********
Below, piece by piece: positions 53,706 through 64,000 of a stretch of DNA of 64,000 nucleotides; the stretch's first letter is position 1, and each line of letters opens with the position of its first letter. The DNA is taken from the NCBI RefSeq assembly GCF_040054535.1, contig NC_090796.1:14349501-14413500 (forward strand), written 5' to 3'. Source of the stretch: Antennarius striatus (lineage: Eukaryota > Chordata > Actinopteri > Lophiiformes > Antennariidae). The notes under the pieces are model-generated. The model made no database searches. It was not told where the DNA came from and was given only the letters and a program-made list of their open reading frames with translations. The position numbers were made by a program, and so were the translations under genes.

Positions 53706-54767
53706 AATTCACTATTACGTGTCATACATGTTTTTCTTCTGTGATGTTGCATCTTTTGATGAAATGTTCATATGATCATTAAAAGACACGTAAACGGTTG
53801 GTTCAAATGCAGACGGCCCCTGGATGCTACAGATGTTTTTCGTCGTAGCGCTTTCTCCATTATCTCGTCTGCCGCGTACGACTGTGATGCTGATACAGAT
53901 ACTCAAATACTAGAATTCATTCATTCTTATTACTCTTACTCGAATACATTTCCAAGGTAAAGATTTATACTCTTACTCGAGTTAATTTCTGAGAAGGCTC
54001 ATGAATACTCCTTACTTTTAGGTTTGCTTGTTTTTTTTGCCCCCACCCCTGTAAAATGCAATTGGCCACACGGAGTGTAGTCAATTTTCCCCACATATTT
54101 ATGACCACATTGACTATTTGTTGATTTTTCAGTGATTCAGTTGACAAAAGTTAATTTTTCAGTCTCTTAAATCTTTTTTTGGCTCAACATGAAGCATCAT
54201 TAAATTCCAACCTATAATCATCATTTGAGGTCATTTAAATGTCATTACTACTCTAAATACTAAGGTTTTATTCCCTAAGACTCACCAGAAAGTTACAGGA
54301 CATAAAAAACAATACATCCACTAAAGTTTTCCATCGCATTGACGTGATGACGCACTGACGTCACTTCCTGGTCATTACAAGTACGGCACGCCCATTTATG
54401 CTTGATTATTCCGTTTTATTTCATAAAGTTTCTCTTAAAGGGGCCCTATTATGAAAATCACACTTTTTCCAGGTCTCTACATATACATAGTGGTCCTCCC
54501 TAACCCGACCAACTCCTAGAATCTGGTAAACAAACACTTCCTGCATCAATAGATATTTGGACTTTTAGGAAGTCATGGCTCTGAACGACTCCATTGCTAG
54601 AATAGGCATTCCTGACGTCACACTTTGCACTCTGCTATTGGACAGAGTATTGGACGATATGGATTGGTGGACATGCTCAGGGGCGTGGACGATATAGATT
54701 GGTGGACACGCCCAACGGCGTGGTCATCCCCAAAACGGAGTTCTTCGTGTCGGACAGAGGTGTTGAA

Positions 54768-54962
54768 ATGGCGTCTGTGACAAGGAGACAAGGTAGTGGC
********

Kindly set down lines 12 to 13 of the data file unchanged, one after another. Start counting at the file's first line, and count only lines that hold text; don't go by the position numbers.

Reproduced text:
54601 AATAGGCATTCCTGACGTCACACTTTGCACTCTGCTATTGGACAGAGTATTGGACGATATGGATTGGTGGACATGCTCAGGGGCGTGGACGATATAGATT
54701 GGTGGACACGCCCAACGGCGTGGTCATCCCCAAAACGGAGTTCTTCGTGTCGGACAGAGGTGTTGAA